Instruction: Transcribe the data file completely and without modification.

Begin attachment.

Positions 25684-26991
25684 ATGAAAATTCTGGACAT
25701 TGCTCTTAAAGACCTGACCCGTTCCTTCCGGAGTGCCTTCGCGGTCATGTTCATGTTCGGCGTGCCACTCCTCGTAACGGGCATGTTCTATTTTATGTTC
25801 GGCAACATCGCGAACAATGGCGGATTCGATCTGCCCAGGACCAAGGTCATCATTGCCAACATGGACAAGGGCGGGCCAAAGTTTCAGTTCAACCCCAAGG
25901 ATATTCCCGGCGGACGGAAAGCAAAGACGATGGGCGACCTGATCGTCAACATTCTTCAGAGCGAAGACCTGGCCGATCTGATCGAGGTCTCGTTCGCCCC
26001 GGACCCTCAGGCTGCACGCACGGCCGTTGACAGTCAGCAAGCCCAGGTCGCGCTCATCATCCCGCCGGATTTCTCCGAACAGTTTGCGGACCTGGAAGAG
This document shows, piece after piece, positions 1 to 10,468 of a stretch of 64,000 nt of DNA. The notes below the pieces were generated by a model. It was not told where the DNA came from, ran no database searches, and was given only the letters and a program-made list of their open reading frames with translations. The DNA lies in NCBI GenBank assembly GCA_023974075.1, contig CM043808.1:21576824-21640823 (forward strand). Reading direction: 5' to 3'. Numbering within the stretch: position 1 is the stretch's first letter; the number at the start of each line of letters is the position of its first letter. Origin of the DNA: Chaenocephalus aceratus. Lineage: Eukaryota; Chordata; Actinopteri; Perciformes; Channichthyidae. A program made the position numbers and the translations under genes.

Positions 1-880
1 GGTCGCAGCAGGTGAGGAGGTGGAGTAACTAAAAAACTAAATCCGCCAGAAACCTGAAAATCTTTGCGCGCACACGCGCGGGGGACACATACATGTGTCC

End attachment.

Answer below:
Positions 25684-26991
25684 ATGAAAATTCTGGACAT
25701 TGCTCTTAAAGACCTGACCCGTTCCTTCCGGAGTGCCTTCGCGGTCATGTTCATGTTCGGCGTGCCACTCCTCGTAACGGGCATGTTCTATTTTATGTTC
25801 GGCAACATCGCGAACAATGGCGGATTCGATCTGCCCAGGACCAAGGTCATCATTGCCAACATGGACAAGGGCGGGCCAAAGTTTCAGTTCAACCCCAAGG
25901 ATATTCCCGGCGGACGGAAAGCAAAGACGATGGGCGACCTGATCGTCAACATTCTTCAGAGCGAAGACCTGGCCGATCTGATCGAGGTCTCGTTCGCCCC
26001 GGACCCTCAGGCTGCACGCACGGCCGTTGACAGTCAGCAAGCCCAGGTCGCGCTCATCATCCCGCCGGATTTCTCCGAACAGTTTGCGGACCTGGAAGAG
This document shows, piece after piece, positions 1 to 10,468 of a stretch of 64,000 nt of DNA. The notes below the pieces were generated by a model. It was not told where the DNA came from, ran no database searches, and was given only the letters and a program-made list of their open reading frames with translations. The DNA lies in NCBI GenBank assembly GCA_023974075.1, contig CM043808.1:21576824-21640823 (forward strand). Reading direction: 5' to 3'. Numbering within the stretch: position 1 is the stretch's first letter; the number at the start of each line of letters is the position of its first letter. Origin of the DNA: Chaenocephalus aceratus. Lineage: Eukaryota; Chordata; Actinopteri; Perciformes; Channichthyidae. A program made the position numbers and the translations under genes.

Positions 1-880
1 GGTCGCAGCAGGTGAGGAGGTGGAGTAACTAAAAAACTAAATCCGCCAGAAACCTGAAAATCTTTGCGCGCACACGCGCGGGGGACACATACATGTGTCC